Here are the eight best baseball movies of all time, for those who’d rather watch a film than a game on Opening Day

Even if you're not obsessive about MLB, these eight baseball movies are home runs

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Play ball! It's Opening Day for Major League Baseball, and while the Yankees won't be appearing at home until April 7 (against the Orioles), the Mets are starting today against the Nationals, weather permitting. Even if you hate our national pastime—we know you're out there–there's no denying that baseball has inspired some terrific sport movies, ones that conveniently cut out those long, boring stretches. Here are our eight favorites, ranked.

  • 8. Eight Men Out (1988) 

    Because it’s a John Sayles movie, you can expect the director’s heady brand of politicized entertainment. Still, the real-life scenario—about the infamous Chicago “Black Sox,” who threw the 1919 World Series—makes the stridency go down in riveting fashion, as does a dynamite cast led by John Cusack.—Joshua Rothkopf

  • 7. Field of Dreams (1989) 

    Kevin Costner had already strutted his stuff once in Bull Durham, but Phil Alden Robinson’s sentimental tale of a man building a playing field in his backyard proved that the star was Hall of Fame material. Here, baseball isn’t just a game; it’s a chance for fathers, sons and even dead legends to have one last crack at redemption.—David Fear

  • 6. A League of Their Own (1992) 

    Penny Marshall’s funny and moving dramedy about a WWII-era women’s ball team has an A-list roster (Tom Hanks, Geena Davis, Madonna), some stellar pinch hitters (hey, Rosie O’Donnell) and memorable one-liners (“There’s no crying in baseball”) that’ll have you choking on your chewing tobacco.—Keith Uhlich

  • 5. Sugar (2008) 

    For every Adrián Beltré success story (he was signed to the Dodgers at age 15 and transitioned well), there are a dozen Dominican players like the fictional composite Miguel “Sugar” Santos—a talented pitcher hacking it out in the U.S. minor leagues. Filmmakers Ryan Fleck and Anna Boden lay on the culture clashes beautifully, but it’s the dangling promise of the American Dream that really gets this movie hitting fly balls over the fence.—David Fear

  • 4. The Natural (1984) 

    This is the moment when baseball becomes golden-hued pageantry onscreen, the diamond dappled with sunbeams and the promise of redemption. Even if the film changed the ending of Bernard Malamud’s classic novel, there’s no doubting the genius of cinematographer Caleb Deschanel (Zooey’s dad) and effortless star Robert Redford.—Joshua Rothkopf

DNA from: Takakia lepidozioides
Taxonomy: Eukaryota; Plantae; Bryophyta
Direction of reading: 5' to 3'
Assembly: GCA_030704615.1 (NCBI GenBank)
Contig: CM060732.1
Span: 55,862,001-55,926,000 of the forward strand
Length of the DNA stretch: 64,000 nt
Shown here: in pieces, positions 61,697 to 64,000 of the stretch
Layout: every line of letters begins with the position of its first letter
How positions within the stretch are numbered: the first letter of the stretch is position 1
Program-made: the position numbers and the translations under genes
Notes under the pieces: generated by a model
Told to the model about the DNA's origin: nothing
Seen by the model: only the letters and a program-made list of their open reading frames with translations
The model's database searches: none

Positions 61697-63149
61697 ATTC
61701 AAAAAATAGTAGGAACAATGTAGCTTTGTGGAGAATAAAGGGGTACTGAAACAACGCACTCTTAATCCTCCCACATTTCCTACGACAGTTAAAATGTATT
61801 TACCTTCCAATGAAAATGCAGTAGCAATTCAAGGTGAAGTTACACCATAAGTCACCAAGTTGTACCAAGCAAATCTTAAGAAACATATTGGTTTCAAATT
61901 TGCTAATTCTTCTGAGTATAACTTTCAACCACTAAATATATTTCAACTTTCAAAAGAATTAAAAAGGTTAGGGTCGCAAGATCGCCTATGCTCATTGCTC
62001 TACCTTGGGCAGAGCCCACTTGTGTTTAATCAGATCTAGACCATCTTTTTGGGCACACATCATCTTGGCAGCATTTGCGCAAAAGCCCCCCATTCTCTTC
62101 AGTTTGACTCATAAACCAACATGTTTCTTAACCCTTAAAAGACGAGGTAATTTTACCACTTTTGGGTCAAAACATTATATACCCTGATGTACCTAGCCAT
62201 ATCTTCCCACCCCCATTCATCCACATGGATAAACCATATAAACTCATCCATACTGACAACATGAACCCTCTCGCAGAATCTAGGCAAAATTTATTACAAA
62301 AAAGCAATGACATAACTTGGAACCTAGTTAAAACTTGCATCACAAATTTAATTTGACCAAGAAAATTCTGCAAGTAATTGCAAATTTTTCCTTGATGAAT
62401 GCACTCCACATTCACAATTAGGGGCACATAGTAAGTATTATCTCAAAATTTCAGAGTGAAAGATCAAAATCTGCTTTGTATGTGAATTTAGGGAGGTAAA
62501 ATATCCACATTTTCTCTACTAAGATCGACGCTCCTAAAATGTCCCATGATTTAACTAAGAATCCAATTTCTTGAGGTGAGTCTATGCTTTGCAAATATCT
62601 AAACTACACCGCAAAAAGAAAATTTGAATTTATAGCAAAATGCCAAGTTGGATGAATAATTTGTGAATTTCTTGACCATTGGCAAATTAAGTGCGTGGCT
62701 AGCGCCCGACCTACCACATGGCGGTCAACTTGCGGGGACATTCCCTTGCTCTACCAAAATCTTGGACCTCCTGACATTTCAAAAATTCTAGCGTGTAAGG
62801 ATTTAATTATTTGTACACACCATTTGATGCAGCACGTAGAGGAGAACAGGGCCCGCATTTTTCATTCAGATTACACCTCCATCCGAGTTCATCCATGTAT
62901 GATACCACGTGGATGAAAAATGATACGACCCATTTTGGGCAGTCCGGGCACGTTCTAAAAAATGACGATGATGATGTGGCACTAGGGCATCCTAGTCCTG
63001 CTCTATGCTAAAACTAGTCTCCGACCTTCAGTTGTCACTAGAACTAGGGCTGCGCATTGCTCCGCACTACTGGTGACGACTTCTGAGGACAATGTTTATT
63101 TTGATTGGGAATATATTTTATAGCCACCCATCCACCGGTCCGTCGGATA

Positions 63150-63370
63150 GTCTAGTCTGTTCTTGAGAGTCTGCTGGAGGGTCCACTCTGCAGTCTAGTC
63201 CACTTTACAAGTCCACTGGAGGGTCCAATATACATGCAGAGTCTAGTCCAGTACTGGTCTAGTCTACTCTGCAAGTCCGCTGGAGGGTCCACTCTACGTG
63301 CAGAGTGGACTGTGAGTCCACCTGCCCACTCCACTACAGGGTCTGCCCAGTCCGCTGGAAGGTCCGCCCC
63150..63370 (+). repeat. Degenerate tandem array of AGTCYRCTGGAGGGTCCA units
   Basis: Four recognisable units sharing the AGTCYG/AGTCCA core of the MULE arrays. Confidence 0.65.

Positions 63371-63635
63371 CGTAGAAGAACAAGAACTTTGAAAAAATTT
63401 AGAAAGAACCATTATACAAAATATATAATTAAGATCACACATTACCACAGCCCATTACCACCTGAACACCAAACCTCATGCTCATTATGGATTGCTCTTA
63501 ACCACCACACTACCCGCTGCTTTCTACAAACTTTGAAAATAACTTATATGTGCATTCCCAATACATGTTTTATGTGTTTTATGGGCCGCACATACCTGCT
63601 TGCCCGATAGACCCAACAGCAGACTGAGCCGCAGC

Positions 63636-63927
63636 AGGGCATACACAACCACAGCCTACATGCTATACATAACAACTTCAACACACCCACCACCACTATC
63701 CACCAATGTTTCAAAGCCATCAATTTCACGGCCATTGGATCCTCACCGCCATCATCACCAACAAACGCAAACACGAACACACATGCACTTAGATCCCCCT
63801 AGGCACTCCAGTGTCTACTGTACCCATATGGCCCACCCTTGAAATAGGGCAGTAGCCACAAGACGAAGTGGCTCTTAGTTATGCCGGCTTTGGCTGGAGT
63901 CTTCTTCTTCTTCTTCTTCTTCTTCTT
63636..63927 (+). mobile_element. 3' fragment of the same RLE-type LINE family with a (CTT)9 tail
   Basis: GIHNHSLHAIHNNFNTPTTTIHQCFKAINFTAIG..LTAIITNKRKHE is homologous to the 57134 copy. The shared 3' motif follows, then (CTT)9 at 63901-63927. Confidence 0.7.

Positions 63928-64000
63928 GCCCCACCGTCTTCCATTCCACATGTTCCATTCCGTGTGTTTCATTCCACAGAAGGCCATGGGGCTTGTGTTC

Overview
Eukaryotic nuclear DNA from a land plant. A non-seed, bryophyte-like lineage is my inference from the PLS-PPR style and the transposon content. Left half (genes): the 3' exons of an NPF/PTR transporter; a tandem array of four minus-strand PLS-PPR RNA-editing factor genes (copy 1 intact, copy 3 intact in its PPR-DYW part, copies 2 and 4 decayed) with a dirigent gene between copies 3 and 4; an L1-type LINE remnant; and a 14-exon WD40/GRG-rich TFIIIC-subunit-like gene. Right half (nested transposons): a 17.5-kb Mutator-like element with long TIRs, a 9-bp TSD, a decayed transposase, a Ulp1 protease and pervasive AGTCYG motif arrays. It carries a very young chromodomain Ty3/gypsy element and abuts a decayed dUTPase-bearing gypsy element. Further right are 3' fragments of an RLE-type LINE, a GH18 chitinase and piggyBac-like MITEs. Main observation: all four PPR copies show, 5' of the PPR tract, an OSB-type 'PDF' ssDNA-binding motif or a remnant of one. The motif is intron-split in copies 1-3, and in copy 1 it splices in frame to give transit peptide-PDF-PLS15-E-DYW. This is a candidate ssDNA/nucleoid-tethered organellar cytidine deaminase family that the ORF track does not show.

• 3. The Bad News Bears (1976) 

    Not a small number of film lovers—those who see themselves in these foulmouthed little-leaguers—would call this one of the key movies of the ’70s. They wouldn’t be wrong: subversively, it’s a comedy that revels in the dirty nature of American competition, criticizing it as well as celebrating it to the operatic strains of Carmen.—Joshua Rothkopf

  • 2. The Pride of the Yankees (1942) 

    Fans were still mourning the death of legendary pinstriper Lou Gehrig when Sam Wood’s film about the first baseman hit screens, barely a year after his passing. This tip of the cap was the perfect salve to their grief. Gary Cooper’s “luckiest man on the face of the earth” speech captures the dignity, grace and resolve of one of the game’s true MVPs.—David Fear

  • 1. Bull Durham (1988) 

    Baseball’s finest comedy celebrates the sport in ways that are often overlooked: the long stretches of bum luck, the wispiness of job security, the transient thrill of a valiant at-bat. (Writer-director Ron Shelton had played in the minors and became the go-to guy for authentic scripts.) The movie sets up its themes via three wonderfully complex characters: Catcher “Crash” Davis (Kevin Costner at the peak of his likability) is the aging also-ran, clutching to memories of a 21-day stint in “the Show” while struggling to stay relevant as a leader in the single-A leagues. Annie (Susan Sarandon) is the superfan, luring fresh players to her bed while depositing serious wisdom. And “Nuke” LaLoosh (Tim Robbins) is the goofy hotshot pitcher, undisciplined and the future of the game. The three of them make up a triangle of need and resentment, undergirding a movie of rare grace. (It’s really about the game of life.)—Joshua Rothkopf

8. Eight Men Out (1988) 

Because it’s a John Sayles movie, you can expect the director’s heady brand of politicized entertainment. Still, the real-life scenario—about the infamous Chicago “Black Sox,” who threw the 1919 World Series—makes the stridency go down in riveting fashion, as does a dynamite cast led by John Cusack.—Joshua Rothkopf


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Editor: Marley Lynch (@marleyasinbob)

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